Dark Places by Gillian Flynn

Wednesday, November 12, 2014


Dark Places
I’m not someone who can be depended on five days a week. Monday Tuesday Wednesday Thursday Friday? I don’t even get out of bed five days in a row -- I often don’t remember to eat five days in a row. Reporting to a workplace, where I would need to stay for eight hours—eight big hours outside my home -- was unfeasible.

Ever since I read Gone Girl, I have been looking forward to reading more of Gillian Flynn's books. Not that Gone Girl was the perfect read, but it was certainly a hard-to-put-down book with so many twists and turns that I had to see more of what Flynn could deliver. In Dark Places, Libby Day lost almost her entire family in one night - two sisters and her mother murdered by her brother. For the next twenty-four years, Libby lived on donations from people who wanted to help her and some money earned through the sales of a self-help book. But now, that money pond has dried up and Libby needs to find a way to survive. She doesn't want a job because she cannot be depended upon to do anything that involves routine or responsibility. Right when she is close to giving up, she receives a letter from someone named Lyle who has a monetary offer for her, in exchange for some help.

Lyle is part of a group of people who are like groupies for famous murders. They analyze and cross-analyze clues, visit the persons who were arrested for the crimes, and in the case of serial killers that are still at large, they try to locate where the perpetrator's next crime would be. Lyle and some of the group members have long believed that Libby's brother, Ben, wasn't the murderer that night, but Libby isn't having any of that. When the murder was happening outside her bedroom, she heard Ben's voice, or thought she did. Moreover, she doesn't want to revisit the events of that night - they have destroyed enough of her life. But Lyle has promised Libby some cash for anything Libby would do to help them solve the mysteries of that night. And Libby complies - she needs the money. But she ends up getting more than she asked for.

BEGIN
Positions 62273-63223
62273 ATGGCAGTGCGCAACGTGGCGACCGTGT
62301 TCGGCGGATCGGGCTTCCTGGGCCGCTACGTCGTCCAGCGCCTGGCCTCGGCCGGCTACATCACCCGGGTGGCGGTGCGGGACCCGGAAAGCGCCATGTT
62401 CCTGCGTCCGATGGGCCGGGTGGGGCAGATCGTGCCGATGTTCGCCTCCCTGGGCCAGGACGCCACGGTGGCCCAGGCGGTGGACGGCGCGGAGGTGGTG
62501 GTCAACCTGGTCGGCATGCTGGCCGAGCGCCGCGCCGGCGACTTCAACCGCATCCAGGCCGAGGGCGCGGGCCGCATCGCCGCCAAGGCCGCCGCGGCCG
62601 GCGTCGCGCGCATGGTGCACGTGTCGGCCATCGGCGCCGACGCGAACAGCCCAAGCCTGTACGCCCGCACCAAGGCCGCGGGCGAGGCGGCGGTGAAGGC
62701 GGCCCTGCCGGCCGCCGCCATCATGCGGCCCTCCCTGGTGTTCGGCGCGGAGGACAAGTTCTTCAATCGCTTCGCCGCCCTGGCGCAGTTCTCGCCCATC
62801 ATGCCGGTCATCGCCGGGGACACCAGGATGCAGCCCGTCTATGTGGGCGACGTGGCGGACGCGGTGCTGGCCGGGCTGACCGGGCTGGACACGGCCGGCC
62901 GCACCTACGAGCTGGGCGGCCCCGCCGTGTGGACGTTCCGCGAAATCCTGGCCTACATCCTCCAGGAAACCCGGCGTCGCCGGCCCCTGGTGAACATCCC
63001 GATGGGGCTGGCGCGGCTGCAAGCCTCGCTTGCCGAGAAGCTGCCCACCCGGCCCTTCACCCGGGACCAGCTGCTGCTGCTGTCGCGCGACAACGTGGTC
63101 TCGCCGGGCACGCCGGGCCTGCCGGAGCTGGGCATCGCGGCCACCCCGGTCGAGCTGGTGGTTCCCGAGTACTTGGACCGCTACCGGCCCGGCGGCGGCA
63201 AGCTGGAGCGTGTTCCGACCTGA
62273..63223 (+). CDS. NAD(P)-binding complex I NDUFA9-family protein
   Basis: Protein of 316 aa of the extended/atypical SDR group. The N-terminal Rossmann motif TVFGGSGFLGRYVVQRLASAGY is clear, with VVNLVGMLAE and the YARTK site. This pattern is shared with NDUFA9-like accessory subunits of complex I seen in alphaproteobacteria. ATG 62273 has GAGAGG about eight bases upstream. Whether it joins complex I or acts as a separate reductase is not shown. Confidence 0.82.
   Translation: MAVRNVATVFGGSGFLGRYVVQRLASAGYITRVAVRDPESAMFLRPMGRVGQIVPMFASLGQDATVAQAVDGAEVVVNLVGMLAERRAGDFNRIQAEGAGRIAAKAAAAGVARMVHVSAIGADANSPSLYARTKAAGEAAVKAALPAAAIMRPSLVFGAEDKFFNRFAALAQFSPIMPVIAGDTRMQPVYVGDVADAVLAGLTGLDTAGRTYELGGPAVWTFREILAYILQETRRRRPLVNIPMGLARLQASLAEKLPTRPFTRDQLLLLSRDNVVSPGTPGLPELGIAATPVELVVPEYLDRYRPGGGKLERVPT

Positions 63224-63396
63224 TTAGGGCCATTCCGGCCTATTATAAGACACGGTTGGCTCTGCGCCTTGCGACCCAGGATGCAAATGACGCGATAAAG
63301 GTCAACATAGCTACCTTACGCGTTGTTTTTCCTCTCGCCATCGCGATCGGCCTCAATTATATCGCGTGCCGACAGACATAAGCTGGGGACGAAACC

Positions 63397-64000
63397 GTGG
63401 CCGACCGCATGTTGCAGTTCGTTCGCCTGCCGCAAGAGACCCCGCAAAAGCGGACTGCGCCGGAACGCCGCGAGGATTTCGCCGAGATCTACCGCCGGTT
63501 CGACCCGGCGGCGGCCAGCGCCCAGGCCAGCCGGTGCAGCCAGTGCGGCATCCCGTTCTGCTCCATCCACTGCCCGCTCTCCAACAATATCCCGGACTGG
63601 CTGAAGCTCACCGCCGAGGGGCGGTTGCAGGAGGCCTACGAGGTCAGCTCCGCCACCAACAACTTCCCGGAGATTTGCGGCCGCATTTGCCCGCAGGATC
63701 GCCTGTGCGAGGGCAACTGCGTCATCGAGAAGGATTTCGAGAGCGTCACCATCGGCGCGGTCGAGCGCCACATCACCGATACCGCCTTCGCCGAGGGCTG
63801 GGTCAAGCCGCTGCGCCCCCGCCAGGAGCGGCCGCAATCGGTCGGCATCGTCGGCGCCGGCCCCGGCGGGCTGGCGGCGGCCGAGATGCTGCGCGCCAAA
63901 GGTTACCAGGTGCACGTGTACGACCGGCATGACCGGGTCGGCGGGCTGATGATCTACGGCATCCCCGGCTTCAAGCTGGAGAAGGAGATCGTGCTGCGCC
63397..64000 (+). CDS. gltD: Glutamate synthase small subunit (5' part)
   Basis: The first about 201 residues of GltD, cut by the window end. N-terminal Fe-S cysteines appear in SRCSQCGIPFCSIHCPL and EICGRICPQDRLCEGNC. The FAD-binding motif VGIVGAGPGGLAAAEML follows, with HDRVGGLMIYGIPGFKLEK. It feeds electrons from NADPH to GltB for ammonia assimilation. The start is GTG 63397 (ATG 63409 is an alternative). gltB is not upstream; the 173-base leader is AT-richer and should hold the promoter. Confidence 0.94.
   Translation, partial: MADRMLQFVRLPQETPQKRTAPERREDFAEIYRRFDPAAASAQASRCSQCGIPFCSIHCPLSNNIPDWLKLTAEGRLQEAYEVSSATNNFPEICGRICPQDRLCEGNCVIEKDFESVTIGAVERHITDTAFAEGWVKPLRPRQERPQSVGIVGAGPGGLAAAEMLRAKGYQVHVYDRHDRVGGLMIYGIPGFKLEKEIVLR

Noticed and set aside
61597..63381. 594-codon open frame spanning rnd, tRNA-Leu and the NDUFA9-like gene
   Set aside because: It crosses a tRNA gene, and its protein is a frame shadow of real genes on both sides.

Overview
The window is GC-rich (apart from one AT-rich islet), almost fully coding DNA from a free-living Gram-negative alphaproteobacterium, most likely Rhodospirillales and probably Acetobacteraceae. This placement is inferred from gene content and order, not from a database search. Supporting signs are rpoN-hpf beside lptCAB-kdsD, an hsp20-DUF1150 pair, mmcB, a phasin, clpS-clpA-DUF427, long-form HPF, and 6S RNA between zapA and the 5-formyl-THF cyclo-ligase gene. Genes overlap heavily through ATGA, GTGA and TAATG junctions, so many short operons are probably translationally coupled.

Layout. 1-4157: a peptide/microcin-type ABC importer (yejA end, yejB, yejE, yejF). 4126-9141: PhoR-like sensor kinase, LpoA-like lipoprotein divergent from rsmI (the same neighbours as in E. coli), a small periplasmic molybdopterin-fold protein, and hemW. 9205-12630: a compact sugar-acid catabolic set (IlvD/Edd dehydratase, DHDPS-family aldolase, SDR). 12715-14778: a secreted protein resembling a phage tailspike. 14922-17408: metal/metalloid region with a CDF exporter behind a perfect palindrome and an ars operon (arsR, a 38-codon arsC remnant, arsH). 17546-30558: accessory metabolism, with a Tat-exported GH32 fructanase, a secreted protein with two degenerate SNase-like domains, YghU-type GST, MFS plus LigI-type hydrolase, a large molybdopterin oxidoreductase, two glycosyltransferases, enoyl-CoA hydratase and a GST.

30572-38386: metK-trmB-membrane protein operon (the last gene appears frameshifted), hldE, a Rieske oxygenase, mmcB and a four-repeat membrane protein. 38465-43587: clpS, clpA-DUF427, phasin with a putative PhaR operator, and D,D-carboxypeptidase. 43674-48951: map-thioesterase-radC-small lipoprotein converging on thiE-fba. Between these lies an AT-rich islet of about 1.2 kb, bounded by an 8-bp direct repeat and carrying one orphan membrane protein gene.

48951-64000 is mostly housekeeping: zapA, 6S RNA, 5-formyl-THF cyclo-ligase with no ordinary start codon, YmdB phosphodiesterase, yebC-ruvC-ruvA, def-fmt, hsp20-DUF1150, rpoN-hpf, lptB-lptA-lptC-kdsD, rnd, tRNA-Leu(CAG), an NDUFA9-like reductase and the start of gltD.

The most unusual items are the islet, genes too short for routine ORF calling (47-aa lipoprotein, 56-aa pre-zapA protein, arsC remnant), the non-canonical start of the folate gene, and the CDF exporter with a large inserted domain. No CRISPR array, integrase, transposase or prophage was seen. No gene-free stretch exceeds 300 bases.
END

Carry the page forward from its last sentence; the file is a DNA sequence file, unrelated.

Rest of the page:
Dark Places has a very gruesome murder at its core. The events of that night are revisited quite a few times from multiple perspectives and they aren't pretty at all. There are plenty of twists and turns in this book too, not as much as in Gone Girl, but that shouldn't be a matter for comparison. However, the twists in this book felt pretty lame and predictable. Libby's investigation in the present and the actual events of that dreadful day are told in alternating sections from multiple perspectives. The murders happened during the 80s, at the height of the devil worship era. There is a lot of devil talk and and beliefs floating around in the flashback sections of the book. In addition, there is one ghastly devil worship scene, which I thought was even more disturbing than the actual murders. (It's a sad fact that I saw a similar scene in a movie recently. Once you read/see stuff like that, you pretty much want to swear off all meat for the rest of your life.)

Dark Places was a fast-paced book, which is usually a good thing for thrillers, but unfortunately, this book suffered because of it. For one thing, I struggled to understand why, after years of deliberately staying away from the events of that night, Libby would give in so easily and take in all the new knowledge without any hesitation. It just seemed too convenient.